The results of our investigation into Aristotle's approach to the homonymy of being have been mainly negative. If we agree that establishing core-dependent homonymy is a three-stage process, the first of which involves establishing non-univocity, then we are hard pressed to appreciate how Aristotle can show that being qualifies as core-dependent. It is open to him to argue, in a positive way, that non-substances depend for their existence on the existence of substances; but even winning this point will not suffice to establish the non-univocity of 'existence'. For it will be appropriate for the defender of synonymy to demand something more at this juncture: Aristotle must show that the accounts of 'exists' as it attaches to the various categories will diverge. This is something neither he nor his expositors have been able to accomplish.
Now, it would be unfortunate to allow this negative conclusion to overshadow the positive contribution that Aristotle's approach to homonymy has to offer. To begin, although I am sceptical that any Aristotelian will ever be able to establish the non-univocity of 'existence', I remain optimistic about Aristotle's contention that many central philosophical concepts are in fact core-dependent homonyms. The first point, then, is that it is possible to distinguish rather sharply between the methodology of homonymy, with its distinctive proposals about philosophical definition, and the claims its proponents offer regarding the range of its application. So, while 'being' fails to be homonymous, 'goodness', 'life', 'body', and 'oneness' all qualify. Further, although I have nowhere argued it in this book, I maintain that Aristotle's claims regarding a host of other homonyms are well-founded. These include: 'cause', principle', 'nature', 'necessity', 'substance', 'friendship', 'part', 'whole', 'priority', 'posteriority', 'the state', and 'justice'. To these, I would add, from some contemporary debates: 'mind', 'consciousness', 'law', 'responsibility', 'freedom', 'determination', 'property', 'right', 'concept', 'knowledge', 'consequence', and 'love'.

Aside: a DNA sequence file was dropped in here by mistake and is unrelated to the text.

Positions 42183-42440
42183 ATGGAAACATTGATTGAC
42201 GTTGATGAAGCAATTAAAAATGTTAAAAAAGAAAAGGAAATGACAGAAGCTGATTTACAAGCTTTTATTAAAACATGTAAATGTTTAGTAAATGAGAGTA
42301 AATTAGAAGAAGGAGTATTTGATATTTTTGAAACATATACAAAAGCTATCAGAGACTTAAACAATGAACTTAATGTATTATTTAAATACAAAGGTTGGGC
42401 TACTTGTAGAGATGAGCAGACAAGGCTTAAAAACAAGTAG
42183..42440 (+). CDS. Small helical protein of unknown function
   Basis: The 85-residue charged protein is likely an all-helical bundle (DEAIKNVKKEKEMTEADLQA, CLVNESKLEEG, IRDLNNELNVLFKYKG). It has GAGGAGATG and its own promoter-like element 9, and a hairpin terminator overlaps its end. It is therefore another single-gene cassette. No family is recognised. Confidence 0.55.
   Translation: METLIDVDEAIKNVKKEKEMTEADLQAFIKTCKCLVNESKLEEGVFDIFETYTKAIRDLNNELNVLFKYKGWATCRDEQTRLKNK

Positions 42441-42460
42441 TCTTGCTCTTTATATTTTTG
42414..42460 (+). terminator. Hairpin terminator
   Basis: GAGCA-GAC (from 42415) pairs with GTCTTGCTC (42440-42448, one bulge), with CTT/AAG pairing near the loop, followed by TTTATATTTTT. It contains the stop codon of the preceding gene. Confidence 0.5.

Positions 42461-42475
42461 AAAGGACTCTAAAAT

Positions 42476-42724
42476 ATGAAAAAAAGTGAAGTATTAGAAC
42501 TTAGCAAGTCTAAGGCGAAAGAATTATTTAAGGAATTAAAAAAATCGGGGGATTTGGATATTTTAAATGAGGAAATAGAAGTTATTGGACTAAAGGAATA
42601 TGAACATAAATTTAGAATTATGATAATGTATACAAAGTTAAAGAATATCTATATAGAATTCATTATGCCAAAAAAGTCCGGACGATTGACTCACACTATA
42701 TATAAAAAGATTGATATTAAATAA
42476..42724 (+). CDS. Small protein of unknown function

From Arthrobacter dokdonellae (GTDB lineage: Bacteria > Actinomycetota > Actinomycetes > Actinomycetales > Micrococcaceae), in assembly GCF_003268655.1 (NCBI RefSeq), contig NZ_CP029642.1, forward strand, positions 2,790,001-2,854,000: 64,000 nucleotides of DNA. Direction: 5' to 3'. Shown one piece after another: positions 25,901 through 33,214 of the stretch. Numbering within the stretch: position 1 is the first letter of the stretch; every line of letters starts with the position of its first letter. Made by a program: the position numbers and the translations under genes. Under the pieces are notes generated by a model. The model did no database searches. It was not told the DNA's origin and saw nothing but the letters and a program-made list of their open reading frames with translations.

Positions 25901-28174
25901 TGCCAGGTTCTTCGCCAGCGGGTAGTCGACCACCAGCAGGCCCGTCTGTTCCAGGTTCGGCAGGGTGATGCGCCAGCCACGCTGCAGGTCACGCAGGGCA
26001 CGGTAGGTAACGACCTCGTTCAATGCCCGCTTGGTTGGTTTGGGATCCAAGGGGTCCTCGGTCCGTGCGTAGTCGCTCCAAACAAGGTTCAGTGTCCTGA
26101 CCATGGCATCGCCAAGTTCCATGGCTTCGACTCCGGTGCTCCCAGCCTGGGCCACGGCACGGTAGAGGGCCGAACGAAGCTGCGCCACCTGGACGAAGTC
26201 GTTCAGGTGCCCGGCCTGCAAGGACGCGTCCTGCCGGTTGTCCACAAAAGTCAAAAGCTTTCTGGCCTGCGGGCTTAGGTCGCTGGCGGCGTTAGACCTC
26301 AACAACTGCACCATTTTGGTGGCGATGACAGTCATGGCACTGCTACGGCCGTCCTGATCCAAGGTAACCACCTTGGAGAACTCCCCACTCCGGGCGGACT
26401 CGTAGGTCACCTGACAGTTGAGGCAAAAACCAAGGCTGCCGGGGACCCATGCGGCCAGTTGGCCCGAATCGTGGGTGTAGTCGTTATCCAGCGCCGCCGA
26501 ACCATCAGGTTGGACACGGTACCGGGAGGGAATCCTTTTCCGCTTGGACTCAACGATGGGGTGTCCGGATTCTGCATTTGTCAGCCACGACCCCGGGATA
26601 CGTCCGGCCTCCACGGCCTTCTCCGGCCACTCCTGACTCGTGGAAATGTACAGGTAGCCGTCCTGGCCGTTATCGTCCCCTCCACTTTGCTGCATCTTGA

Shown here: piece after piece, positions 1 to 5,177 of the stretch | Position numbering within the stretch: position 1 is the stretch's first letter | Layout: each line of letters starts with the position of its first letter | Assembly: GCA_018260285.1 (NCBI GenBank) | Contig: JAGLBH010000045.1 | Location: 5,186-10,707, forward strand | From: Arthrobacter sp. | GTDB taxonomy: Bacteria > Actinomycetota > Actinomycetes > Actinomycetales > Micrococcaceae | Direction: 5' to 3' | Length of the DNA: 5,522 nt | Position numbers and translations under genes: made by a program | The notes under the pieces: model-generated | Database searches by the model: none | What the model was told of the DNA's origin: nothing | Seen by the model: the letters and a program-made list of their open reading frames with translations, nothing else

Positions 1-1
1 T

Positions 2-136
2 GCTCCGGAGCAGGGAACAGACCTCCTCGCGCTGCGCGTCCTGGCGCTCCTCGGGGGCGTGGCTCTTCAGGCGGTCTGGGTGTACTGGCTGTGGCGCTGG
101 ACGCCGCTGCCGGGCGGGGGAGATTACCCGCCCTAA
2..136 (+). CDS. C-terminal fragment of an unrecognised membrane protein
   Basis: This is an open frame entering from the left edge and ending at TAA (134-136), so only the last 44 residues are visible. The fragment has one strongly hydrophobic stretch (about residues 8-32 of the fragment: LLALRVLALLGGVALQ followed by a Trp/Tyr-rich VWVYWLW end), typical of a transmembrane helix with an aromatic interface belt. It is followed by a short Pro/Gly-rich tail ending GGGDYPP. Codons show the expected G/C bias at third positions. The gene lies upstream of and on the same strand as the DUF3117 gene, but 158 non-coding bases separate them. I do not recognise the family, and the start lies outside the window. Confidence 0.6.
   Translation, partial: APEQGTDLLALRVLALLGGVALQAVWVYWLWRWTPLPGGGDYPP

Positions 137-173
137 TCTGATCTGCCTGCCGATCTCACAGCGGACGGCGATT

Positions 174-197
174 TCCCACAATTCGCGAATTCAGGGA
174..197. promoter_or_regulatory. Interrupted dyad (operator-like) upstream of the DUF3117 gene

To take just one of these examples, which could be multiplied, it is worth reflecting on the notion of causation as it crops up in some contemporary discussions. Some theses regarding the nature of causation in contemporary debates include: (i) that a cause is a sufficient condition;1____________________